Pharoah Sanders, Post-Coltrane



“Crescent With Love”


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Pharoah Sanders is an enigmatic survivor of the ‘60s. Arriving on the New York scene early in the decade during a period when avant-garde ideas were energizing jazz, he quickly became closely identified with John Coltrane’s group--one of the era’s influential creative flash points.


Sanders’ recordings with Coltrane are among the most excoriatingly intense jazz encounters ever preserved, and his own work, immediately after Coltrane died, continued the pattern of impassioned improvising over complex, multi-metric rhythm sections.

In the ‘70s and ‘80s, Sanders appeared rootless, dabbling in funk, rhythm & blues and disco. More recently, he has broadened his perspective, resurveying much of the Coltrane material, while adding mainstream readings of standards and occasional flirtations with African music.

The result, well-illustrated in these two CDs, has been the emergence of Sanders as an important jazz voice. At 54, he--along with the 61-year-old Joe Henderson--makes a convincing case for the ability of older jazz players to sustain influential levels of creativity.

The albums were both recorded in 1992, within six months of each other. “Crescent” is a two-disc set that includes five Coltrane tunes among its 12 numbers. “Naima” is all standards, except for Coltrane’s title tune, which is also performed on “Crescent.”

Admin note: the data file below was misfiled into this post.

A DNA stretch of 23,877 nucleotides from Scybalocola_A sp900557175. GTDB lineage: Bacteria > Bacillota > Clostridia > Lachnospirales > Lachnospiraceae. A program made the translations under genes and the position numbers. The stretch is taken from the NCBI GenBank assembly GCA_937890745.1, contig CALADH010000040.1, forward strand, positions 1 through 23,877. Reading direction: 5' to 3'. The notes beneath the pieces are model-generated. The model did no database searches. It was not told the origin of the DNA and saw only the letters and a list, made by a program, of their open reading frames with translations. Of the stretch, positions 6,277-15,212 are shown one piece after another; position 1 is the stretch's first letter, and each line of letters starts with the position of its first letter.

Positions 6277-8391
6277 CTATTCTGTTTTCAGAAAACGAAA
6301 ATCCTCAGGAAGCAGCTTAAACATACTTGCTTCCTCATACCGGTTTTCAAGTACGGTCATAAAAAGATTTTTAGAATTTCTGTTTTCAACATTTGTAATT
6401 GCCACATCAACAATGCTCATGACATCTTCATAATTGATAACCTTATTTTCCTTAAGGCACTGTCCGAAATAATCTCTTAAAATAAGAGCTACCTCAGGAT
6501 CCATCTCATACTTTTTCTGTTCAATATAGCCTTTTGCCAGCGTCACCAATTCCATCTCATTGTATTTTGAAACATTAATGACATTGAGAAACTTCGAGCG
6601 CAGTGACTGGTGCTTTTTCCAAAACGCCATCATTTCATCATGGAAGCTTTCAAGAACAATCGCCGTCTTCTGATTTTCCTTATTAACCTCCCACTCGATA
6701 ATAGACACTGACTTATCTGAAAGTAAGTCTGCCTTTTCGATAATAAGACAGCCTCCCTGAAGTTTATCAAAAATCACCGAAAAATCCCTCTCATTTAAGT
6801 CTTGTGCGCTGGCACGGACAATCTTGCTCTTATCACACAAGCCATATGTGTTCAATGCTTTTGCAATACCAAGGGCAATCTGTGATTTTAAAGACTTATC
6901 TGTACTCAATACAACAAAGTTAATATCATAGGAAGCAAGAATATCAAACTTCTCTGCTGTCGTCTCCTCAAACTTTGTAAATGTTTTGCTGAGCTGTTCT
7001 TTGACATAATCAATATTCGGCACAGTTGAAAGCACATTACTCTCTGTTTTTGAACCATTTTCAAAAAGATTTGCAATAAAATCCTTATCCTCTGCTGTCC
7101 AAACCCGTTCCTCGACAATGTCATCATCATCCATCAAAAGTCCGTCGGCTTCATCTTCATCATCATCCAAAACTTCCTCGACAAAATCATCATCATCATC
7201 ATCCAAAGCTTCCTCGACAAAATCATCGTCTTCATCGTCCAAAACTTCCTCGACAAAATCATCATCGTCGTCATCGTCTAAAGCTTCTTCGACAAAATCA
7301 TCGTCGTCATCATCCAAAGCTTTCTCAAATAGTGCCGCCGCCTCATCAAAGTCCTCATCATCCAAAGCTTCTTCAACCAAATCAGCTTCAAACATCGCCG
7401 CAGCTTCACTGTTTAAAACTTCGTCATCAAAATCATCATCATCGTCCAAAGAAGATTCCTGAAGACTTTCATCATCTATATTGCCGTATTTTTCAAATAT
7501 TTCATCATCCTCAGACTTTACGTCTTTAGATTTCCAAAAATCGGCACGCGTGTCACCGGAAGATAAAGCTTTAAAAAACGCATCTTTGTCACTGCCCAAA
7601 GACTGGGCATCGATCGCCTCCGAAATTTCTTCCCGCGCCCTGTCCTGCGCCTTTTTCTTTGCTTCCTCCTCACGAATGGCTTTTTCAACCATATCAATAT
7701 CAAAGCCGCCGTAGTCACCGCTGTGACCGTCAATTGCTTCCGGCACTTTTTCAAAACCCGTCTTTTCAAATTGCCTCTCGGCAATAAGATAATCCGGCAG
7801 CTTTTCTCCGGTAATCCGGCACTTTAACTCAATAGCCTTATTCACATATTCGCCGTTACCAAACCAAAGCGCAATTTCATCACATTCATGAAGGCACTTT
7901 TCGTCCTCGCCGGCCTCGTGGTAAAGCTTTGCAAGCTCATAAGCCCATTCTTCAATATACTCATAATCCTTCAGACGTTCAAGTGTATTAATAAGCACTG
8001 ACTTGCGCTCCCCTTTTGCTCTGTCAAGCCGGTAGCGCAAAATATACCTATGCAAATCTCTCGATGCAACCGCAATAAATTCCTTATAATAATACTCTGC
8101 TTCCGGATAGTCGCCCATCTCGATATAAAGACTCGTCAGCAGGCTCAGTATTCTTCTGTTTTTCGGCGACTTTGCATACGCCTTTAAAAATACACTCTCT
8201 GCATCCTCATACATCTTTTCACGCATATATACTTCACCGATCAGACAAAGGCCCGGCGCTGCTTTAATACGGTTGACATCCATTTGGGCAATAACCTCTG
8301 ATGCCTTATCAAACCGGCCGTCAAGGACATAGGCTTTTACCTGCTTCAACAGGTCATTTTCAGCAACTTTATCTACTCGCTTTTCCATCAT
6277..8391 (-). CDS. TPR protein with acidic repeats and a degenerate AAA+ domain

Coltrane’s far-reaching legacy is most apparent on “Crescent.” Working with a set largely dedicated to ballads, Sanders employs soaring, Coltranesque high harmonics to both expand and carefully delineate standards such as “Misty” and “In a Sentimental Mood,” and Coltrane’s “Lonnie’s Lament” (originally a feature for McCoy Tyner), “After the Rain” and the title track.

The team of William Henderson, piano; Charles Fambrough, bass, and Sherman Ferguson, drums, lays down a carpet of surging rhythm not unlike that of the Coltrane groups. This allows Sanders to dip through a wide range of playing, much of it subtle, melodic and laid-back, with the exception of a fervent examination of Coltrane’s “Wise One,” an unexpectedly roaring “Body and Soul” and extended soloing on “Crescent.”


Sanders performs on five of the eight tracks on the somewhat less-satisfying “Naima,” including the title piece, and the Coltrane-associated “Greensleeves” and “Summertime.” The principal difference is in the rhythm section (John Hicks, piano; Richard Davis, bass, and Tatsuya Nakamura, drums), which plays in far more traditional straight-ahead fashion.

Sanders has considerably less cutting-edge to his sound here and plays with a more boppish inflection to his line. When he does stretch out--usually in the climactic moments of his solos--his rhythmic articulation sometimes sounds awkward and out of sync and the multiphonic accents seem out of context. Clearly this rhythm team, despite the presence of longtime associate Hicks, doesn’t stimulate the kind of environment provided on “Crescent.” Even so, the overall high quality of performing on this remarkable total of three CDs within six months bodes well for Sanders’ continued role as a major player.

Albums are rated one star (poor) to four stars (excellent).